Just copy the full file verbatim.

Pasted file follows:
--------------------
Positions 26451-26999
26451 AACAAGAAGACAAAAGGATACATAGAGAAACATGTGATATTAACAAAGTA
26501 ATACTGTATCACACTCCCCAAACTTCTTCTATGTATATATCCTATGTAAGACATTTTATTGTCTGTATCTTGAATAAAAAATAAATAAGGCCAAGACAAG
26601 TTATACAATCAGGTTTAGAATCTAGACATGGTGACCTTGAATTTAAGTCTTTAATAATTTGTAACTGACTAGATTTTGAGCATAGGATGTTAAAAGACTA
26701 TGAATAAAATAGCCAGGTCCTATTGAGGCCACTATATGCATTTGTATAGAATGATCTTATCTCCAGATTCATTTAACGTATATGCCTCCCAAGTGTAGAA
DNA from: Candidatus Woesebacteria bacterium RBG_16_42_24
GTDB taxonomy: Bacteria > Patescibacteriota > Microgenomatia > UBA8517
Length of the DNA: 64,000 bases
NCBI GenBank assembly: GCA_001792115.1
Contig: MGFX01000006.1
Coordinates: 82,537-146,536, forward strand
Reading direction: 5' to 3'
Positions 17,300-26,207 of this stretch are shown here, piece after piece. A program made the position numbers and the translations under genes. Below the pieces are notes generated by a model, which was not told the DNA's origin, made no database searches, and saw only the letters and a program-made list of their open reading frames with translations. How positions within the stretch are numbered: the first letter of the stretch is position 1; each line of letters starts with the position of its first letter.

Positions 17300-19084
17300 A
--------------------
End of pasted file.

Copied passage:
Positions 26451-26999
26451 AACAAGAAGACAAAAGGATACATAGAGAAACATGTGATATTAACAAAGTA
26501 ATACTGTATCACACTCCCCAAACTTCTTCTATGTATATATCCTATGTAAGACATTTTATTGTCTGTATCTTGAATAAAAAATAAATAAGGCCAAGACAAG
26601 TTATACAATCAGGTTTAGAATCTAGACATGGTGACCTTGAATTTAAGTCTTTAATAATTTGTAACTGACTAGATTTTGAGCATAGGATGTTAAAAGACTA
26701 TGAATAAAATAGCCAGGTCCTATTGAGGCCACTATATGCATTTGTATAGAATGATCTTATCTCCAGATTCATTTAACGTATATGCCTCCCAAGTGTAGAA
DNA from: Candidatus Woesebacteria bacterium RBG_16_42_24
GTDB taxonomy: Bacteria > Patescibacteriota > Microgenomatia > UBA8517
Length of the DNA: 64,000 bases
NCBI GenBank assembly: GCA_001792115.1
Contig: MGFX01000006.1
Coordinates: 82,537-146,536, forward strand
Reading direction: 5' to 3'
Positions 17,300-26,207 of this stretch are shown here, piece after piece. A program made the position numbers and the translations under genes. Below the pieces are notes generated by a model, which was not told the DNA's origin, made no database searches, and saw only the letters and a program-made list of their open reading frames with translations. How positions within the stretch are numbered: the first letter of the stretch is position 1; each line of letters starts with the position of its first letter.

Positions 17300-19084
17300 A